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Kevin Book, Managing Director at ClearView Energy Partners, joined “Plugged In” host Neil Chatterjee to help explain how sanctions on Russian oil — and potentially gas — amid the Ukraine war affect the United States’ efforts to transition to cleaner energy and domestic production.

Book, who is a member of both the Council on Foreign Relations and the National Petroleum Council, shared his insight on energy security and what it will take for renewable resources and LNGs to really take off on American soil. While he said it is possible somewhere down the line to diverge from fossil fuels, industry and government need more pragmatism in their goals.

Oil and gas industry executives met with lawmakers recently to talk about more production and gas prices, which resulted in somewhat of a blame game.

On this week’s episode of “Plugged In,” co-hosts Neil Chatterjee, former FERC chairman, and energy reporter Breanne Deppisch discuss the top energy stories from the last week — including recent policies by the Biden administration that oil and gas companies say have tied their hands as the war in Ukraine continues and more sanctions are put on Russian energy.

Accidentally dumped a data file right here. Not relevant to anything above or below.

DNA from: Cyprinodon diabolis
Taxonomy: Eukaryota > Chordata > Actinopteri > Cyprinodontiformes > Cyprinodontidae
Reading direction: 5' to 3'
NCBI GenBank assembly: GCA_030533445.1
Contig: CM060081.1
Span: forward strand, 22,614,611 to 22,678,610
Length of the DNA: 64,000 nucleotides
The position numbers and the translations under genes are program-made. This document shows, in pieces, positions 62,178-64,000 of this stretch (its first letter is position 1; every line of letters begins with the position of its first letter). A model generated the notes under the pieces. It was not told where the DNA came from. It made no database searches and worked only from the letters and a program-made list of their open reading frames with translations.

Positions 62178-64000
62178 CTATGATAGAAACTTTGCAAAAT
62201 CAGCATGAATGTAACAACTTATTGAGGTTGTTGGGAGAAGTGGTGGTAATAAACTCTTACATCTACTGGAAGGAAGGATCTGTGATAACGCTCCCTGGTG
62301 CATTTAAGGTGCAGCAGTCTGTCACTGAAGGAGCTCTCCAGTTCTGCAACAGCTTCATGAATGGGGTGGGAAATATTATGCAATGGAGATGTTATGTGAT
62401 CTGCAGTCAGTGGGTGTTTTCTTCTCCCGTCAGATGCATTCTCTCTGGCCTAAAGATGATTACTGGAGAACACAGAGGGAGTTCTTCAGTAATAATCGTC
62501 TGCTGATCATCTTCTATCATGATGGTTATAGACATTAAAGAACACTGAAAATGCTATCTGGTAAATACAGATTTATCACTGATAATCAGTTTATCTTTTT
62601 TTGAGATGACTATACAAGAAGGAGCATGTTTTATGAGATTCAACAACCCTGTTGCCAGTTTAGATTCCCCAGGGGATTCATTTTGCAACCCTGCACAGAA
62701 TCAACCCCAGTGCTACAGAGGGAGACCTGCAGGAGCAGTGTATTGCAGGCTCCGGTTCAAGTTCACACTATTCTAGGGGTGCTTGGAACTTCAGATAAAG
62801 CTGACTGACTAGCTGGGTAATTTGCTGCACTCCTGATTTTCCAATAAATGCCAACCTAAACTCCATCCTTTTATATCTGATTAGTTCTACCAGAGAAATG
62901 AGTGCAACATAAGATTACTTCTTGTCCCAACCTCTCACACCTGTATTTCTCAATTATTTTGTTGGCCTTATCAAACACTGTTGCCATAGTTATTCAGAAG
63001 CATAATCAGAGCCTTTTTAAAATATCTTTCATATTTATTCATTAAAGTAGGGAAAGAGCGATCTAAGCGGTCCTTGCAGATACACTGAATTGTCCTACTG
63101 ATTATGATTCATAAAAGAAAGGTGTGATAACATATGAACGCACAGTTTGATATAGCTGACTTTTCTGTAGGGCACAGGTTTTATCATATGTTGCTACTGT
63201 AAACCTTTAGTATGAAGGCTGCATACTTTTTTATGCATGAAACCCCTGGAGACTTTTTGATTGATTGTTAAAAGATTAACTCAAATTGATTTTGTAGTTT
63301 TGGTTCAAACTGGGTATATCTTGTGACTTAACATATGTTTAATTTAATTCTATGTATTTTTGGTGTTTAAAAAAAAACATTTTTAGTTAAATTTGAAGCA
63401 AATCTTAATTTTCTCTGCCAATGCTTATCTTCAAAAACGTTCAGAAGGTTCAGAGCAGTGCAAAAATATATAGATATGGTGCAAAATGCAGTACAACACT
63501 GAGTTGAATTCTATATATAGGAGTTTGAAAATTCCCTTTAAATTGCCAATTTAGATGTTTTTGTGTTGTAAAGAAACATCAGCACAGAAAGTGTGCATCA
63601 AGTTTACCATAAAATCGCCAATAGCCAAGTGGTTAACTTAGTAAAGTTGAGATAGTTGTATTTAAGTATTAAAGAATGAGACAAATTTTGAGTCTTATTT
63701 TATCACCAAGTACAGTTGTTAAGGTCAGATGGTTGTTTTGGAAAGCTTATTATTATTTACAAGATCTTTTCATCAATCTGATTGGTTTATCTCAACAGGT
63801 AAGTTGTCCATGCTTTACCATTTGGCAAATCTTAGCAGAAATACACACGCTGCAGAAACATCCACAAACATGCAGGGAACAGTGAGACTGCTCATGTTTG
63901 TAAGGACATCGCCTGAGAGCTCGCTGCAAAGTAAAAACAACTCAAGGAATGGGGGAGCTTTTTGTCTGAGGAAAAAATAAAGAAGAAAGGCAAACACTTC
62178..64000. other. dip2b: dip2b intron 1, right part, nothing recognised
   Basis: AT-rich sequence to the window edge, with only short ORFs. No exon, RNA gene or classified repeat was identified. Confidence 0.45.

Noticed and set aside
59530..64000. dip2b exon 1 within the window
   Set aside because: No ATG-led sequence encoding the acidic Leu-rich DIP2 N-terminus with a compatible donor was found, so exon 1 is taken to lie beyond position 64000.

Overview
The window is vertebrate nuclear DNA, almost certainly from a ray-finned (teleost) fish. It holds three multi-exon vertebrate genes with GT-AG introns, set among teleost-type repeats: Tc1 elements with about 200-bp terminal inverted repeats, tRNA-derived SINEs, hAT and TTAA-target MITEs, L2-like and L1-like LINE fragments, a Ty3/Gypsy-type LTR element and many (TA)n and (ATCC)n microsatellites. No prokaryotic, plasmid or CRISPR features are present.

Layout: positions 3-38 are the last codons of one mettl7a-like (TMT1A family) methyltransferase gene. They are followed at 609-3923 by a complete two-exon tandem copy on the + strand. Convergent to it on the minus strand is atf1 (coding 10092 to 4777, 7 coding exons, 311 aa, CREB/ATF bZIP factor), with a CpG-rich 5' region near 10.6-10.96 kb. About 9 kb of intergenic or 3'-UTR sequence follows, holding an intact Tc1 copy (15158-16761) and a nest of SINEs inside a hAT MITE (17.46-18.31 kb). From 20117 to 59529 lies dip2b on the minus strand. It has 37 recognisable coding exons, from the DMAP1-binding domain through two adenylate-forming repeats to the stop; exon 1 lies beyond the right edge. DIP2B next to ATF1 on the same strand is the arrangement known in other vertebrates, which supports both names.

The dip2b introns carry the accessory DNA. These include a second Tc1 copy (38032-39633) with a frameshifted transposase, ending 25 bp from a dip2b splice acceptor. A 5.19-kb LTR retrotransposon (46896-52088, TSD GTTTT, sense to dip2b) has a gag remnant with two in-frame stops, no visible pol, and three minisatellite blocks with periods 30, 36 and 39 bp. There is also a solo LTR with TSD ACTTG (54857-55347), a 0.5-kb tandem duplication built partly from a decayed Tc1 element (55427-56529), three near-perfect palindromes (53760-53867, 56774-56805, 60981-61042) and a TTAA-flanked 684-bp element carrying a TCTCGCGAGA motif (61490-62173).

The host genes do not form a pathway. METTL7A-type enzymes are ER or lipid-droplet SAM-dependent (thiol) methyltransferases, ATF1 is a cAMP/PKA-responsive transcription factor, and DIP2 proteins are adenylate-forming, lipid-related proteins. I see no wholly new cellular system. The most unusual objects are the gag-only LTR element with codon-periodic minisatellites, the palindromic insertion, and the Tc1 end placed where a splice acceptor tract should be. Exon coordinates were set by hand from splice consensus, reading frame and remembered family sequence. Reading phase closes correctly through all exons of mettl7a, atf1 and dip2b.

Kentucky Rep. Andy Barr, a prominent Republican on the House Financial Services Committee, joins “Plugged In” host and former FERC Chairman Neil Chatterjee to talk more about what he sees as a failed attempt by the Biden administration to regulate climate change.

He explains the intended role of financial regulators and why he says free enterprise is healthier for the economy than central planning and “woke” policies that discriminate against innovation in the fossil fuel industry.

Member Post

 

“Meanwhile, the bipartisan Infrastructure Investment and Jobs Act that Biden signed into law in November includes $7.5 billion to jump start the president’s goal of having 500,000 EV charging stations nationwide by 2030. ” – Epoch Times “How many gas stations are in the United States? The figure most experts estimate is about 111,000. The […]